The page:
Business English Podcast 2: The new banks

by Lynch A.K.A 'The Regulator' on August 5, 2012

Hi, welcome to class 2 of ingocio – the audio course that teaches you both business English as well as the latest trends in companies and organisations around the world. Today we’re going to do a listening exercise on four banks that have been created since the financial crisis destroyed people’s trust in the traditional banking giants. But first, let’s do a quick vocabulary focus on some of the key business English terms that are used in the audio.

Metro bank is a new bank that has started in the Greater Londod Area. Their emphasis is on excellent customer service which includes much longer opening hours – 8 til 5 and open on Sundays, and new customers can have their credit card made on the spot.

Listening and Reading – The Accounting Oligopoly
(Adapted from BBC Peter Day’s World of Business 2012)

With public mistrust, and some would say – disgust – at the banking system so prevalent, I decided to investigate some alternatives in this week’s Business English podcast. I’ll be looking at a number of new banks who are trying to capitalise on the public’s lack of confidence, and win new customers.

The first of these is called Metro bank which was founded and established in the Greater London Area in 2010. The first new , high street bank for 150 years. Their emphasis is on excellent customer service which includes much longer opening hours than traditional banks – 8AM til 5PM and open on Sundays. Also, new customers can have their credit card made on the spot – literally there is a machine in each branch for this purpose.


The next bank is actually very well known in its native Scandanavia, Handelsbanken, but is completely new to the UK. What’s interesting for us, though, in this podcast, is that its expansion is due to exactly what we were talking about in the introduction: lack of confidence in the traditional banks. Handelsbanken is run along very different principles to its competitors. For example, each branch has total autonomy to lend or not to lend, based on personal evaluation and knowledge of each customer. The customer relationship is highly valued and there is no risk assessment done by computer. This is radicle in the world of contemporary banking where employees and bank managers have very little choice – everything is decided y computer algorithms designed by central office.

Our third choice we hear about in this business English audio, is Aldamores which has been created to remedy the biggest complaint against banks at the moment: they don’t lend enough to small and medium sized businesses. Aldamores – which specialises in small to medium business claims that modern banks don’t understand their clients and have carved out a lucrative niche in specialist services to specific businesses such as road haulage companies.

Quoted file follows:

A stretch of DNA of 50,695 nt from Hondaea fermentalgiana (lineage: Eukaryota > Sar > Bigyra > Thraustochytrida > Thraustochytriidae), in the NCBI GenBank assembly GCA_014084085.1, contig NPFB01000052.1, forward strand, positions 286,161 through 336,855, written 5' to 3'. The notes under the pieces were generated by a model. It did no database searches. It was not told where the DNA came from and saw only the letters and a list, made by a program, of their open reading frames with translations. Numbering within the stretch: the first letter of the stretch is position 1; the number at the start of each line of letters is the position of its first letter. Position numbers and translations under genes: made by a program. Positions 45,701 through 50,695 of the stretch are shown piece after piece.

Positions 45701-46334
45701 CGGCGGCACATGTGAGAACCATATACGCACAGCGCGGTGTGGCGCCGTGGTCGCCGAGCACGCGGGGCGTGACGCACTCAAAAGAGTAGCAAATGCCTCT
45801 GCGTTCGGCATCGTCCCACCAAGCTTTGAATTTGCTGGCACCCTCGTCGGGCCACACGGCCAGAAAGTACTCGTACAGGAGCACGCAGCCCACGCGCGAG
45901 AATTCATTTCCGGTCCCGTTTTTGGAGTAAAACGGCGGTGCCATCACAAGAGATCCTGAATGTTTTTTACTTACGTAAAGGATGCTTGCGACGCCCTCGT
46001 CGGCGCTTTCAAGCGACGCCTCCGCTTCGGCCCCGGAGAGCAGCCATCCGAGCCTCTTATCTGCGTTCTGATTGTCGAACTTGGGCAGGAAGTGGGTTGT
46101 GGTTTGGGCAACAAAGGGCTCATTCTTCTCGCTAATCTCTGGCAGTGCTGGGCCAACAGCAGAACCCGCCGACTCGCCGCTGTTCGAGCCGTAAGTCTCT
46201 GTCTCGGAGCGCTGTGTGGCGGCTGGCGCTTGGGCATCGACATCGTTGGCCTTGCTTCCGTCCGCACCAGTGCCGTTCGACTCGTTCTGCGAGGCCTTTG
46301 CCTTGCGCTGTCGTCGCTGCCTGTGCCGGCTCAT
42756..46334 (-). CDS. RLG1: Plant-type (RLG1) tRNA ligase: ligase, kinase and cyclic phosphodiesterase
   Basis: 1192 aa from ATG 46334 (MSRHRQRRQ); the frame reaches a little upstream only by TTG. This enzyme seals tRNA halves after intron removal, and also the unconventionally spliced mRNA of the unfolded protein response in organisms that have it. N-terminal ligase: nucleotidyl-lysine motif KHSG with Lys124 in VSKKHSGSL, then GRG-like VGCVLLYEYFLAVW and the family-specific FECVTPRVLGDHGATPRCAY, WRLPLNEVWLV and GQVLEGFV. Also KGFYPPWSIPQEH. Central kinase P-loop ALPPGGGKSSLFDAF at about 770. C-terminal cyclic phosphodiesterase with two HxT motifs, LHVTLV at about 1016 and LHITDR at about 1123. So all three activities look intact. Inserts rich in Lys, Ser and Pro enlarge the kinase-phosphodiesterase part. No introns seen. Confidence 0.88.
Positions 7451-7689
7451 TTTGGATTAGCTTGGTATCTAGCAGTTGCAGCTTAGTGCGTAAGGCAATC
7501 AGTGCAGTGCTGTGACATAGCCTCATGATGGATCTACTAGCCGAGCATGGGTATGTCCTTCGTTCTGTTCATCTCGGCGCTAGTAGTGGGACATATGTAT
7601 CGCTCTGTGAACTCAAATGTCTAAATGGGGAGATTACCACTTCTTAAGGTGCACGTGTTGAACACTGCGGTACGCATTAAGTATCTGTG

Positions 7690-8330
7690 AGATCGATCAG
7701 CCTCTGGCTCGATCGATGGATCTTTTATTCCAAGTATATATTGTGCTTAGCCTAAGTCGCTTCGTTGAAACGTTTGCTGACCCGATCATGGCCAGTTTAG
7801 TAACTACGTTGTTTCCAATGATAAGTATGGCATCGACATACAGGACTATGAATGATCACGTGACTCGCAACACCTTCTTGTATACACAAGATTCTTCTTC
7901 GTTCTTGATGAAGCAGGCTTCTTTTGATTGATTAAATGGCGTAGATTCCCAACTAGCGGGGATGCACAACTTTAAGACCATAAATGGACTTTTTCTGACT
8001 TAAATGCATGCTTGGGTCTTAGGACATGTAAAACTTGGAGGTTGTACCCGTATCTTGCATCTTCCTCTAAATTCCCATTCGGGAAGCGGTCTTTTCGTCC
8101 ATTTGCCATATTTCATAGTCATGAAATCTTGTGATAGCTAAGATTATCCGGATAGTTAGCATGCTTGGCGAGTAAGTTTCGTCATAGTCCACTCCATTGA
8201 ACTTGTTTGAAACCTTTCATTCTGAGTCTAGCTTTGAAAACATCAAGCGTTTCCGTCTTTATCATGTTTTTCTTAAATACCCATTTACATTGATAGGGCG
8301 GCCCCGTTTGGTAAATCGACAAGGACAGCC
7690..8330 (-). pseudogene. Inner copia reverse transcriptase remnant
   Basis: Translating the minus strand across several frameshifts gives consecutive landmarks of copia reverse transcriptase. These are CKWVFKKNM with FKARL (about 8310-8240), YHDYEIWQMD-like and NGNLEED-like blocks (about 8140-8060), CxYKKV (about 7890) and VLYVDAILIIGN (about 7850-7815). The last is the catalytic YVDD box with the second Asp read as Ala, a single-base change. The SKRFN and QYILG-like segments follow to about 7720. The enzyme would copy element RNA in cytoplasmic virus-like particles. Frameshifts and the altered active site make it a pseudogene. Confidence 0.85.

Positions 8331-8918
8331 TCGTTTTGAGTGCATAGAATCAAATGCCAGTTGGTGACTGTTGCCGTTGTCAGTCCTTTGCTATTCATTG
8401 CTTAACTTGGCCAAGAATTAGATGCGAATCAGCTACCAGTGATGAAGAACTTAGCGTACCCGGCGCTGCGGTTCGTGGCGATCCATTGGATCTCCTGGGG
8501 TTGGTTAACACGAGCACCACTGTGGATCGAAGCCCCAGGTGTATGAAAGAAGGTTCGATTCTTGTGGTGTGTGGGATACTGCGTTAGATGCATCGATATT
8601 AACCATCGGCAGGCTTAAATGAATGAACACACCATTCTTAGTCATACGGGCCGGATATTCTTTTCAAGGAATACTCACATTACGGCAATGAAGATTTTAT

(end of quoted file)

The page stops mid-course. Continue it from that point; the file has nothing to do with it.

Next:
Finally, I would like to tell you about Zopa. Zopa is a new lending service which was chosen by a leading financial services magazine called Moneywise as its most trusted personal loans provider for two consecutive years. Zopa gives loans based on what is known as peer to peer lending which means that ordinary citizens with extra money, lend it to ordinary citizens who need money. Zopa acts as both the intermediary and the company responsible for underwriting the debt.

So, that is my summary of the new banking scene in the UK. 4 innovative organisations. However, as I discovered in Peter Day’s BBC podcast on the topic, there is a great paradox at work in the market at the moment. Although the public don’t trust the banks at all, they are sticking with the major high street banks and are not very enthusiastic on moving to the newer banks. Why? In times of insecurity people prefer to stick with banks like Santander and Lloyds where they perceive their money is safe.

In the end, though, it might be irrelevant. The big competitor for both new and old banks is not each other but the increasing trend of large companies starting up their own financial services division. Almost all major supermarkets provide their own credit card but analysts say that this trend will go further and big companies like Apple and Carrefour who are holding large reserves of capital and are treated by consumers might well start fully fledged banks in the future.

Thank you for listening to this Business English ESL listening exercise… goodbye.

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